• Even if the previous point were less of an issue, you still have to know how formats work, what their shortcomings and limitations are. You have to implement pertinent workarounds and safeguards to make up for that.
  • As formats and programs evolve, so MOX will have to evolve. In this industry, nothing lasts forever and today’s “standard format” could be old news tomorrow. Different development levels will further contribute to fragmentation across versions and ironically at some point 10 years from now people may be discussing all the same frustrations about compatibility and performance issues, the software being bloated, the source code poorly documented and you know what…. SNAFU – situation normal, all fucked up.
  • Especially with the two previous points the whole thing may actually be too ambitious and crumble under its own weight, which again isn’t that untypical for many such projects – they all start out with great, noble goals and in the end the horse becomes too big too ride when only a handful of developers work on it and the rest of the world doesn’t care and loses interest. You just need to visit the “graveyards” of dead projects on GitHub, SourceForge, Kickstarter and elsewhere to have that verified.
  • Finally, and perhaps that’s what gets me most, it seems to me while the people involved seem to have an idea about the technical aspects, they don’t have worked out  how to make it user friendly. There’s simply too much talking about specific technical aspects like CoDecs, compression rates, bit-depths and so on, but to tell you the truth, that, to me, is just the same Quicktime mess all over again. It’s 2014 and I really do not even want to care about what bit-depth or the finer points of the Pros and Cons of different OpenEXR compressions. Why should it even matter to me? If the format uses 32bit internally and has to inflate my 8bit stuff for transfer only to deflate it back when importing in product X then so be it. as long as the conversion is robust enough, and ultimately that should be the point, then there is nothing wrong with that.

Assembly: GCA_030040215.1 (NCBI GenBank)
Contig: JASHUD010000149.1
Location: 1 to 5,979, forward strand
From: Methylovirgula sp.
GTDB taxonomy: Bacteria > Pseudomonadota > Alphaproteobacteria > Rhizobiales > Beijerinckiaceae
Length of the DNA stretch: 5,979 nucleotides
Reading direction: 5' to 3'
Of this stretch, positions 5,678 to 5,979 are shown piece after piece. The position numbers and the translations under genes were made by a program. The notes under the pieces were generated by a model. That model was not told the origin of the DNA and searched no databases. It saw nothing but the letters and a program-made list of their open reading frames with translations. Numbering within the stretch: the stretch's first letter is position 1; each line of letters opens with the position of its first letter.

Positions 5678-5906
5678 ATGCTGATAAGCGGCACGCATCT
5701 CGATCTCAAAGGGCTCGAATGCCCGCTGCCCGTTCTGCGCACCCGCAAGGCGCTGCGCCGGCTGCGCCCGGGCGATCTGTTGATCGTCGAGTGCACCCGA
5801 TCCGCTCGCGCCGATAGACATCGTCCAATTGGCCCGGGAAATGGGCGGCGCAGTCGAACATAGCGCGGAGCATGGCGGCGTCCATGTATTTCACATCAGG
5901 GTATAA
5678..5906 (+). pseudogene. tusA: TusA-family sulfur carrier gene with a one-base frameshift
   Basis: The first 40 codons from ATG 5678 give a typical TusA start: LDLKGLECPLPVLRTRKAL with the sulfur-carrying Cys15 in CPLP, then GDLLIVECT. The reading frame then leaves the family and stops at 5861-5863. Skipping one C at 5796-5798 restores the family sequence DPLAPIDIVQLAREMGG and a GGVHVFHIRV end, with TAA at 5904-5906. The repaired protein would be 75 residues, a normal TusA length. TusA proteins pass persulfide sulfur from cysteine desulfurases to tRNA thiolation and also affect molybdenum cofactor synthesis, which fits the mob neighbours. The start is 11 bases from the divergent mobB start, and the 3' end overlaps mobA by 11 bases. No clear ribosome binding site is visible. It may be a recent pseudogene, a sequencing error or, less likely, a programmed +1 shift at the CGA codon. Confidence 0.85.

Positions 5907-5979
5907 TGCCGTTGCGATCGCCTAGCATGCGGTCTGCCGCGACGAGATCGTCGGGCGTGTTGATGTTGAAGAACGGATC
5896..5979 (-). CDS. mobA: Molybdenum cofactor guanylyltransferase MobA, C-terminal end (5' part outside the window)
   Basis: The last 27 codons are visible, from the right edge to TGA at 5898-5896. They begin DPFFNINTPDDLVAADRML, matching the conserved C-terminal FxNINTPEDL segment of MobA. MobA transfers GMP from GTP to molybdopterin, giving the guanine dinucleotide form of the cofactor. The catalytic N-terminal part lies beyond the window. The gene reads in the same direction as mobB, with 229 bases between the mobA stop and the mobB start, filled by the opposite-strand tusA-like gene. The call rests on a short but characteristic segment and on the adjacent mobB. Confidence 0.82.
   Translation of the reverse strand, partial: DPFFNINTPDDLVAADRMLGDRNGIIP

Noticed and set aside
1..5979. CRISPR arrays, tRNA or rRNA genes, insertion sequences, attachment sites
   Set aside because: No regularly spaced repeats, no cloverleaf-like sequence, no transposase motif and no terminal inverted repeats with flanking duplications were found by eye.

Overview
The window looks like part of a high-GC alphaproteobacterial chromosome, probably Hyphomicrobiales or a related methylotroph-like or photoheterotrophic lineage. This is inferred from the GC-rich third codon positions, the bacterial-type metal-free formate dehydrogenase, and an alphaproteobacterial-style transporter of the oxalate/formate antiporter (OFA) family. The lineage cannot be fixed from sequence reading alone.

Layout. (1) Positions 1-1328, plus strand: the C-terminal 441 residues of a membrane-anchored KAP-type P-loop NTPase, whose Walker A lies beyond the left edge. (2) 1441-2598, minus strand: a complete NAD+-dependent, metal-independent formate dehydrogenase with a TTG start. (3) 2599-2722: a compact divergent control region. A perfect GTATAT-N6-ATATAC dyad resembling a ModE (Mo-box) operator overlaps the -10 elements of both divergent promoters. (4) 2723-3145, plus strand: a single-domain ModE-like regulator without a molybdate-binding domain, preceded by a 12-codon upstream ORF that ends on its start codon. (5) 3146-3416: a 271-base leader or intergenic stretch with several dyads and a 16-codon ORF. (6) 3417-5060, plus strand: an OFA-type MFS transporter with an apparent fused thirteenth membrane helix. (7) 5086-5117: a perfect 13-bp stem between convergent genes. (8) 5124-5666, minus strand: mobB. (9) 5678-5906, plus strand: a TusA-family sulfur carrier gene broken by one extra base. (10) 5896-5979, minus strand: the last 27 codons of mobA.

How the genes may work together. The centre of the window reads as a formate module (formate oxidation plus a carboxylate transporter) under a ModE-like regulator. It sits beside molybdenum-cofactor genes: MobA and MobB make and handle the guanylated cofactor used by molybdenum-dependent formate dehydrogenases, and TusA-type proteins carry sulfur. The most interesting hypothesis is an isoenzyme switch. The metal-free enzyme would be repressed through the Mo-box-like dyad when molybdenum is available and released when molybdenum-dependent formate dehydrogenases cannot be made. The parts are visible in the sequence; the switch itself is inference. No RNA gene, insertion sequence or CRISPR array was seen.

As is obvious, in summary I’m a little more than skeptical. Perhaps it simply sounds too good to be true, perhaps seeing things come and go in almost 20 years in the media business has told me otherwise. Either way, even if it takes it will be quite a while before we will see the fruits of the whole endeavor…

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2 comments on “The MOX SNAFU

  1. Hey Lutz… I’m sure you are bummed to know we got our MOX financing ;-). I just ordered a hot tub and Brendan put a down payment on a Tesla. We’re on our way to the easy life. But seriously, most of your concerns are non-issues. Brendan has a lot of experience making file formats and I have full confidence that MOX is going to be a huge success. Hopefully you will have a blog post in the near future apologizing. ;-).

    • I’ll dutifully report any news of relevance, but I’m not gonna apologize for anything. It says “…my views…” in the tagline of this blog, nothing more.